All Blacks coach Steve Hansen has labelled the large-scale typhoon that forced the cancellation of his side's final Rugby World Cup pool match against Italy an unavoidable disappointment but hopes it does not overshadow the entire tournament in Japan.
Typhoon Hagibis also forced World Cup organisers to cancel England's pool game against France and they may yet have to do likewise for Japan's final group game with Scotland which will determine who the All Blacks face in their quarter-final.
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"Everyone knew this was a possibility and we all knew what the process would be if it did occur," Hansen said in Tokyo today. "When you get a typhoon to the level we're getting then safety is the paramount thing so it's a no-brainer. A man from America could have even made this decision.
"These guys have about 25 typhoons a year and a heck of a lot of earthquakes so in our planning we had to take that into consideration. Did we think we'd get a game cancelled? No but that's out of our control.
"Now it's happened we adapt and adjust. That's what we do on the park and you've got to do it off the park sometimes."
As they move swiftly to alter plans, Hansen hinted the All Blacks may now stage an inter-squad training match this weekend in an attempt to simulate scenarios and contact they would otherwise have received from Italy on Saturday.
After two comfortable victories over Canada and Namibia, followed by a two-week break without a game, there will now be fears the All Blacks could be somewhat undercooked for next week's quarter-final.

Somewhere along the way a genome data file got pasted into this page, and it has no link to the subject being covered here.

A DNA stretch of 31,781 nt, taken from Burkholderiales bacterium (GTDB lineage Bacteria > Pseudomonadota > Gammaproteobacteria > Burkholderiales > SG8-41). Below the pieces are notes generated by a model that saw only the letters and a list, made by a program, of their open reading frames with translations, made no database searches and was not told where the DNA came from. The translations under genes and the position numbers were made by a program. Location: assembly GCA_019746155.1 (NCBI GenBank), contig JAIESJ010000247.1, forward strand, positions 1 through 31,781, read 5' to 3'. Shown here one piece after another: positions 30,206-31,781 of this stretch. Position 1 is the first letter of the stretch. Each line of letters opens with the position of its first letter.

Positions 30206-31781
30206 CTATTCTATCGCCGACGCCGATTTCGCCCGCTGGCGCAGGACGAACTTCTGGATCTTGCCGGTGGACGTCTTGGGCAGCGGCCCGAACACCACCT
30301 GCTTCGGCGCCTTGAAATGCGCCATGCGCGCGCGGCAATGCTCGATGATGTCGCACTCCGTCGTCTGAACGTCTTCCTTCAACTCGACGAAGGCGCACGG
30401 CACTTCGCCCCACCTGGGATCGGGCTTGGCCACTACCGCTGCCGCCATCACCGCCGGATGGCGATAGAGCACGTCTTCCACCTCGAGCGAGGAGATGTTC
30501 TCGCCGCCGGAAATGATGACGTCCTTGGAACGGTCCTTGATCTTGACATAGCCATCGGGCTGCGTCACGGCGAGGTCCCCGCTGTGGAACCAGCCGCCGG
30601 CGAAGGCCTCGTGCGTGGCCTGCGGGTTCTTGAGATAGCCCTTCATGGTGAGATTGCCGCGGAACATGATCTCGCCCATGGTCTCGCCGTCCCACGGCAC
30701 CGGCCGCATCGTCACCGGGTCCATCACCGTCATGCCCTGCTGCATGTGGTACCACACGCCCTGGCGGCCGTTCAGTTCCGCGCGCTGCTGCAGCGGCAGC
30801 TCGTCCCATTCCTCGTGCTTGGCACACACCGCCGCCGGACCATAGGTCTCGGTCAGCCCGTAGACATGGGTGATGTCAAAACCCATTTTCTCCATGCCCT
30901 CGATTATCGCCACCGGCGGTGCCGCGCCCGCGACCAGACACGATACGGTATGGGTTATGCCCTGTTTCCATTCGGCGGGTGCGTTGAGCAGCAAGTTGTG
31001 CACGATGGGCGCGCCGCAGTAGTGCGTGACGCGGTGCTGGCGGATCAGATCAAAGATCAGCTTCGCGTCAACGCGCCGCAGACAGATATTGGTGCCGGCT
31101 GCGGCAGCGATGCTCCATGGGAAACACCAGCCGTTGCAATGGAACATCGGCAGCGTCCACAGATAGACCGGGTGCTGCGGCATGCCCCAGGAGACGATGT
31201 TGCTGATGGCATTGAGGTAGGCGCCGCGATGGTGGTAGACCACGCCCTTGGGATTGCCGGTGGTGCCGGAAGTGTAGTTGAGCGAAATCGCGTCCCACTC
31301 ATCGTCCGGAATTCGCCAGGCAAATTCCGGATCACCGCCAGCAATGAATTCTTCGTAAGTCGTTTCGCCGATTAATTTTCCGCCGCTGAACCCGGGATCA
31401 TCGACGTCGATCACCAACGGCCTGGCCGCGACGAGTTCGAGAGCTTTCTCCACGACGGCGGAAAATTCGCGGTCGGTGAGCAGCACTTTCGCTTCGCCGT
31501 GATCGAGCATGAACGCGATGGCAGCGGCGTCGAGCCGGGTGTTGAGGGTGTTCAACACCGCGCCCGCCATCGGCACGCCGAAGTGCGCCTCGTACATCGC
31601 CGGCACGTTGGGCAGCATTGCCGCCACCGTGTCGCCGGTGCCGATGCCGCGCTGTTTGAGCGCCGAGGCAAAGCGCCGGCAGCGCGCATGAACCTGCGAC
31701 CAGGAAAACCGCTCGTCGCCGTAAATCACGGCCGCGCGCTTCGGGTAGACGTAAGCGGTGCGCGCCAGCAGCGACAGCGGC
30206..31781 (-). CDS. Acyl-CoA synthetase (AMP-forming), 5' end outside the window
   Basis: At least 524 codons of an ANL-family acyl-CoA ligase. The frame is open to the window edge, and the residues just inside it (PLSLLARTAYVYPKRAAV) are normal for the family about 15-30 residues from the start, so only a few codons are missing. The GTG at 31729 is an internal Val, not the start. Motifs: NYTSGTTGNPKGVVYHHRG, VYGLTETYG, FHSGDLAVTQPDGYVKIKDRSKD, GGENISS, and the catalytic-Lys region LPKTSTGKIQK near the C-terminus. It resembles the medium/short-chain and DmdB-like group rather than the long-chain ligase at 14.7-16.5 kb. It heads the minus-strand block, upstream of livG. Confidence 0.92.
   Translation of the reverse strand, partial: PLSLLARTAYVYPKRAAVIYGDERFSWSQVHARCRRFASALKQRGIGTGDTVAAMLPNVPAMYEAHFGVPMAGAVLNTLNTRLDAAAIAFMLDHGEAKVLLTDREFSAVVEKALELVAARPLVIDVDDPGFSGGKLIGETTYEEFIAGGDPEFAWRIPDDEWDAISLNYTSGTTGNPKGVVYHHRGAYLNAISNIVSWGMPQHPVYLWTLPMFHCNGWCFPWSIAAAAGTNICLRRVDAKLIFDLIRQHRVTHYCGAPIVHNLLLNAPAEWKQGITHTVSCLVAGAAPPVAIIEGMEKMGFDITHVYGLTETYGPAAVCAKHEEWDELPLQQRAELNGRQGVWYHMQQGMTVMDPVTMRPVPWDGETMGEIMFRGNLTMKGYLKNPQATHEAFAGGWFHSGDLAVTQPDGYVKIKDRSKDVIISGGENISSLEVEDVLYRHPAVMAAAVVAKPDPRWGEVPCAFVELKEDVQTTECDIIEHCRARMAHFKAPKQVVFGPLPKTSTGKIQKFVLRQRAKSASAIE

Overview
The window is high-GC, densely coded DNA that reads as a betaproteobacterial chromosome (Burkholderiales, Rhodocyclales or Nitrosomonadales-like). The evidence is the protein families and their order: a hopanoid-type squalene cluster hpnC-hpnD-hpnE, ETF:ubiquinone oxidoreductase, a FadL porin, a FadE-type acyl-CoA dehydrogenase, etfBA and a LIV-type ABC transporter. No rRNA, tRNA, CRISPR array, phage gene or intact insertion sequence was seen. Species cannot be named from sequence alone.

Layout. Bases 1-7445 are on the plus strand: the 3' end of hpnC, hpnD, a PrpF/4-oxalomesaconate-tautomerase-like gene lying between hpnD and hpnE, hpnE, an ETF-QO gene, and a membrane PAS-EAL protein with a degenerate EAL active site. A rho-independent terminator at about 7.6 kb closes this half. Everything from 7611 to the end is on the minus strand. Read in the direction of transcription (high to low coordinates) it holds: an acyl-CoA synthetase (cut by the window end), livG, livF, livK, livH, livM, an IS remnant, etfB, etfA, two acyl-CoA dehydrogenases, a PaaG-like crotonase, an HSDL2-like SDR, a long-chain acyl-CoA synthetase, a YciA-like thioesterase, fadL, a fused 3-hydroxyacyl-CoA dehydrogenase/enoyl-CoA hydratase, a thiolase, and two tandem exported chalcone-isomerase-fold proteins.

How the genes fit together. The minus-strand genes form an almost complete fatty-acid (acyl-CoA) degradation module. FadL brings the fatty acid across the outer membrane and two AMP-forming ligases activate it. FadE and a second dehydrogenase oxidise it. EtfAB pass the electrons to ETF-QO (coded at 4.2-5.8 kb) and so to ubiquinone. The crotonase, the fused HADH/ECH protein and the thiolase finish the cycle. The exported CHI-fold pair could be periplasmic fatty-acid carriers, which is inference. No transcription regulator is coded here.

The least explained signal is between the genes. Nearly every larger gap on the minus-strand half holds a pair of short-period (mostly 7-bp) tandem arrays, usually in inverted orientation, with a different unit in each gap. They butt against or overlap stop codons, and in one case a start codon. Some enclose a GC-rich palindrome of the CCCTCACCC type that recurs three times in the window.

"What we do will be behind closed doors so there's no point telling everyone else because then they might copy it. Obviously we're going to have to replicate something that was going to happen on Saturday so it'll be a decent training run.
"We've got 31 fit people so if we want we can have a game against ourselves.
"Apart from Brodie Retallick and Jack Goodhue, who probably need a bit of footy, it's not a disruptive thing at all. We're choosing to look at it as a positive. It now gives us more time to plan against whomever it is it we get in the quarter-final and we just have to modify our training run."
Hansen said the All Blacks considered the possibility of staging their game against Italy one day earlier to avoid the typhoon but tournament rules were clear about not moving pool matches.
"We talked amongst ourselves about those sorts of things but it's not our decision to make. They didn't come and ask us.
"The logical thing for us is, if we had a choice, was to play Friday. It's going to be 28 degrees and no rain. But it's out of our control.
"At the end of the day we've got to back World Rugby for the decision. If other teams miss out having the opportunity to get into the knockouts it will be disappointing.
"If you want to be really ruthless it's about making sure you win the games on the way through because everyone knew this would be a possibility but that's pretty hard-nosed.
"I know if we were in their situation we'd be disappointed not to have the opportunity to get there."
In the wake of this havoc, World Rugby have been criticised for staging the tournament in Japan during typhoon season.
Asked whether the global showpiece should have been held at a different time, Hansen said: "This has been a marvellous tournament and hopefully it's not remembered because of this. There's been some wonderful rugby played and some great support.
"This is when we play the Rugby World Cup. If you play it earlier you run the risk of people dying on the footy field because it will be 40 degrees. If you play it later then we'll finish at Christmas and you'll end up Santa Claus giving us the World Cup.
"It's really the only time we can play it. It's frustrating but the reality is we can't control the weather."